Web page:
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Inside the Windows Vista Disk Encryption Algorithm

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Mohamed is a Ph.D. student at Munich University of Technology. Klaus is the head of the Institute for Data Processing at Munich University of Technology. They can be contacted at mohamed@tum.de and kldi@tum.de, respectively.


To protect the confidentiality of data stored on hard disks, security applications (called "disk encryption" applications) are often used. The Windows Vista Enterprise and Ultimate editions, for instance, use Bitlocker Drive Encryption, which encrypts all data on the system volume. And at the heart of Bitlocker is the AES-CBC + Elephant diffuser encryption algorithm (download.microsoft.com/download/0/2/3/ 0238acaf-d3bf-4a6d-b3d6-0a0be4bbb36e/ BitLockerCipher200608.pdf).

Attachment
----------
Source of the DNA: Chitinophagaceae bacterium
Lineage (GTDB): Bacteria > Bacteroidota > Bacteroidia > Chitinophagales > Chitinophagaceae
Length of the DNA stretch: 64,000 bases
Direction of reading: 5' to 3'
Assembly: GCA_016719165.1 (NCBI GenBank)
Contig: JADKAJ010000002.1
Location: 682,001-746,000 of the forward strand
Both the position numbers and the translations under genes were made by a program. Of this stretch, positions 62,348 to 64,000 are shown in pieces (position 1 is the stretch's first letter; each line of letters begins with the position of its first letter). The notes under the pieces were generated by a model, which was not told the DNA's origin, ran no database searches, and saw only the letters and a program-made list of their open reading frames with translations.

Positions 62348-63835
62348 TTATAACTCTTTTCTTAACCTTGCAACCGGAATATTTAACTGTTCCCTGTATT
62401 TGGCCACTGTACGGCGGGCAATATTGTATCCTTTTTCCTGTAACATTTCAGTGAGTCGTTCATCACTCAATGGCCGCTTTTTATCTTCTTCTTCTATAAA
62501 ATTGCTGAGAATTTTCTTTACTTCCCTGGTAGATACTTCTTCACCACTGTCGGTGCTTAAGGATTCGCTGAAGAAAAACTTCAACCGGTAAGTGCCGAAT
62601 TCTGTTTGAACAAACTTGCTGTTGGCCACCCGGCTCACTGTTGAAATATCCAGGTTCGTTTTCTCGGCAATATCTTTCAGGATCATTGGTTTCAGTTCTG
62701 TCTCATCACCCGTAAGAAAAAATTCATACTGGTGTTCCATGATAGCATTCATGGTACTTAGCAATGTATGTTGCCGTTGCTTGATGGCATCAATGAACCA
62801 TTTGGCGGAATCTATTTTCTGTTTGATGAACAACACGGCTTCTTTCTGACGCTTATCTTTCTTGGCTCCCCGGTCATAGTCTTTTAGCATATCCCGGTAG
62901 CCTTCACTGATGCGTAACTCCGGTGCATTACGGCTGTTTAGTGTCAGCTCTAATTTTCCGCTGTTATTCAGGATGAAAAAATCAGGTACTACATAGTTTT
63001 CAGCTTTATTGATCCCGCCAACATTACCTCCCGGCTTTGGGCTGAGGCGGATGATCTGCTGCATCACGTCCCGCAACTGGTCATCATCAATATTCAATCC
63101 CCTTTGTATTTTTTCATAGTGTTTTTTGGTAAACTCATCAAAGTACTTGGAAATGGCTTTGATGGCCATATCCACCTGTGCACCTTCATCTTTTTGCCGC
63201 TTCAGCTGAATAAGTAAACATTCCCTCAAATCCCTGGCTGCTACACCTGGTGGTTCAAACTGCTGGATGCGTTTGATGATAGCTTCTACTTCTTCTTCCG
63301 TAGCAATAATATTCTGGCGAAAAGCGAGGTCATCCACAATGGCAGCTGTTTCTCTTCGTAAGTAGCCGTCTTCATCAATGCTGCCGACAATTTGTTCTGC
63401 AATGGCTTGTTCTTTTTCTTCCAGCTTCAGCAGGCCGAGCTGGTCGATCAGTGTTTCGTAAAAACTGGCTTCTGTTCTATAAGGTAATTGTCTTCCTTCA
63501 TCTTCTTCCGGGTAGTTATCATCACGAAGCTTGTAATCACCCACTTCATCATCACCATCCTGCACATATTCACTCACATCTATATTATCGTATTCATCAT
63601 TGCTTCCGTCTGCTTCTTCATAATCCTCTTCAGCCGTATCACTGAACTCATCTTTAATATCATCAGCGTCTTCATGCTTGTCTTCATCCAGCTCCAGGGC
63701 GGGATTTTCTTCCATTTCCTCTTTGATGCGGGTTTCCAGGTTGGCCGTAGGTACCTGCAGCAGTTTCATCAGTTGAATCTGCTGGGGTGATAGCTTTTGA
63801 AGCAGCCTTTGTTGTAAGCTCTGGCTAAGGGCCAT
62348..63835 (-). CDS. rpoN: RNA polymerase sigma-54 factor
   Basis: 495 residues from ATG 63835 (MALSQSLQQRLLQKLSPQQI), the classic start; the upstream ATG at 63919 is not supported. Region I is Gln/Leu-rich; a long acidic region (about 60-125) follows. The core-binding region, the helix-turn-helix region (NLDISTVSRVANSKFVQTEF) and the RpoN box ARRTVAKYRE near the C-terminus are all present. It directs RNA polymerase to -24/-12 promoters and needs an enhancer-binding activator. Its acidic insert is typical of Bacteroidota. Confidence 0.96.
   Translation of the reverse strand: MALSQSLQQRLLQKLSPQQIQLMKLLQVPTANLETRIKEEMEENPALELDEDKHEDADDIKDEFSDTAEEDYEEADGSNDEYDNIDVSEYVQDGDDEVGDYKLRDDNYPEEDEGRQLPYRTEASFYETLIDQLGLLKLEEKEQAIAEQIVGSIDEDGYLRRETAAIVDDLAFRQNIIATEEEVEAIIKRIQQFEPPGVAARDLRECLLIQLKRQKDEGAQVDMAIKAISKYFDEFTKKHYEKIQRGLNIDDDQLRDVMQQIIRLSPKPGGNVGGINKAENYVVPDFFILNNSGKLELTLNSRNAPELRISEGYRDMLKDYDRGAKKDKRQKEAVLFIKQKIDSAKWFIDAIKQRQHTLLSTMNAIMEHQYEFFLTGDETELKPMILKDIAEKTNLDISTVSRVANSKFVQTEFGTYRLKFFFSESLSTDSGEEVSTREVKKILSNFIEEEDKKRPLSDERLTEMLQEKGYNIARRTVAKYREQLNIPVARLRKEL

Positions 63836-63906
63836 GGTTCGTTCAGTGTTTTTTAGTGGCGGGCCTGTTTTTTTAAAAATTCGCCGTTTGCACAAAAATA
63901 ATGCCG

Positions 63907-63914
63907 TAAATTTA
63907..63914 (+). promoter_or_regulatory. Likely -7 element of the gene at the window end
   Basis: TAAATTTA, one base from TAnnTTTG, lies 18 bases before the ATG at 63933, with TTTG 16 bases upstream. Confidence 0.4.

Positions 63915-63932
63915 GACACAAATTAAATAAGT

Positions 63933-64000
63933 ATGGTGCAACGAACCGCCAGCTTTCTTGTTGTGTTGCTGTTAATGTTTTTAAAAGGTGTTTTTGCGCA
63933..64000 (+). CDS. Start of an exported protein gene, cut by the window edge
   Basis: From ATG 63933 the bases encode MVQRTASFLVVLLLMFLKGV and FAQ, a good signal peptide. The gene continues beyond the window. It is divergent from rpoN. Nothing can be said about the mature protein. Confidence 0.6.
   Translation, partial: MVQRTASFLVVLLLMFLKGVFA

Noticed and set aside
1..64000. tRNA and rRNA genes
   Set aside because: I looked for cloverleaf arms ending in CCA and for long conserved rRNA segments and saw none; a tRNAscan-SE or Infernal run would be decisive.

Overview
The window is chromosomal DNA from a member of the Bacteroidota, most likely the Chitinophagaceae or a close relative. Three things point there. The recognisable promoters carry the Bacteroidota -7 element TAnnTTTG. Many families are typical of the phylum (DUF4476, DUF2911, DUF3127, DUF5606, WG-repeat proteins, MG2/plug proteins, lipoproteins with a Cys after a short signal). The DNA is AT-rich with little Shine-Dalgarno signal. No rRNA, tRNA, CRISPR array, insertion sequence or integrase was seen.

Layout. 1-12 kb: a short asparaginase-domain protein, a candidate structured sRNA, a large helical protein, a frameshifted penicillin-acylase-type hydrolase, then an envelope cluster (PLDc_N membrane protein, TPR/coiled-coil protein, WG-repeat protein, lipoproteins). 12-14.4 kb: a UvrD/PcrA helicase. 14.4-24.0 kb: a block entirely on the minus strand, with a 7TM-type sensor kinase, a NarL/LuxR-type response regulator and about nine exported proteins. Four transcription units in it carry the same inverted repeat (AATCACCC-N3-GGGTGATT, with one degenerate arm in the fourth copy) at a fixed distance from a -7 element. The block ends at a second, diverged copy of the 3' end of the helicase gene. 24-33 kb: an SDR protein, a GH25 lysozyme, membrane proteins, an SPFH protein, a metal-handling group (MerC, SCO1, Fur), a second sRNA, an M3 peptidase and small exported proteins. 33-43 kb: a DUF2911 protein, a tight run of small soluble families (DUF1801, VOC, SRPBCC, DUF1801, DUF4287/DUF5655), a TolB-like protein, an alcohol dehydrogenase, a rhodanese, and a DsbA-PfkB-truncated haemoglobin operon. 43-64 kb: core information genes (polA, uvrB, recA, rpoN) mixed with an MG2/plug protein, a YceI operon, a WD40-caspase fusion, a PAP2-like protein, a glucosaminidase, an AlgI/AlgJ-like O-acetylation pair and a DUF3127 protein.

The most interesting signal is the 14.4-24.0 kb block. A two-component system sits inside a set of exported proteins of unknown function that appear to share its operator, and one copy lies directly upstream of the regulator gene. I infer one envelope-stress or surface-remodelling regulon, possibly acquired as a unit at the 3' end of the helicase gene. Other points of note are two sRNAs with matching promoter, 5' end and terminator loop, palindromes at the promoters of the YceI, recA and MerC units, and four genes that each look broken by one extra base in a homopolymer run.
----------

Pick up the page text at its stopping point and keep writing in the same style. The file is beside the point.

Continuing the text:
Figure 1 presents an overview of the AES-CBC + Elephant diffuser (a "diffuser" is a data-mixing function). As you can see, there are four separate operations in each encryption. The plaintext is XORed with a sector key, run through two different diffusers, and then encrypted with the Advanced Encryption Standard (AES) in cipher-block chaining (CBC) mode. Diffuser A runs AC times and Diffuser B runs BC times. In the current Bitlocker implementation, AC=5 and BC=3.

Figure 1: Overview of AES-CBC + Elephant diffuser.

Plaintext and key are parameterized; in this article, the parameters we use are:

  • Plaintext is 512 bytes. The current standard sector size.
  • Tweak-key is 256 bits. The first 128 bits serve as the drive sector key and the last 128 bits as the Initial Vector (IV) for AES-CBC.
  • We use the 256-bit key versions of the AES for maximum security.


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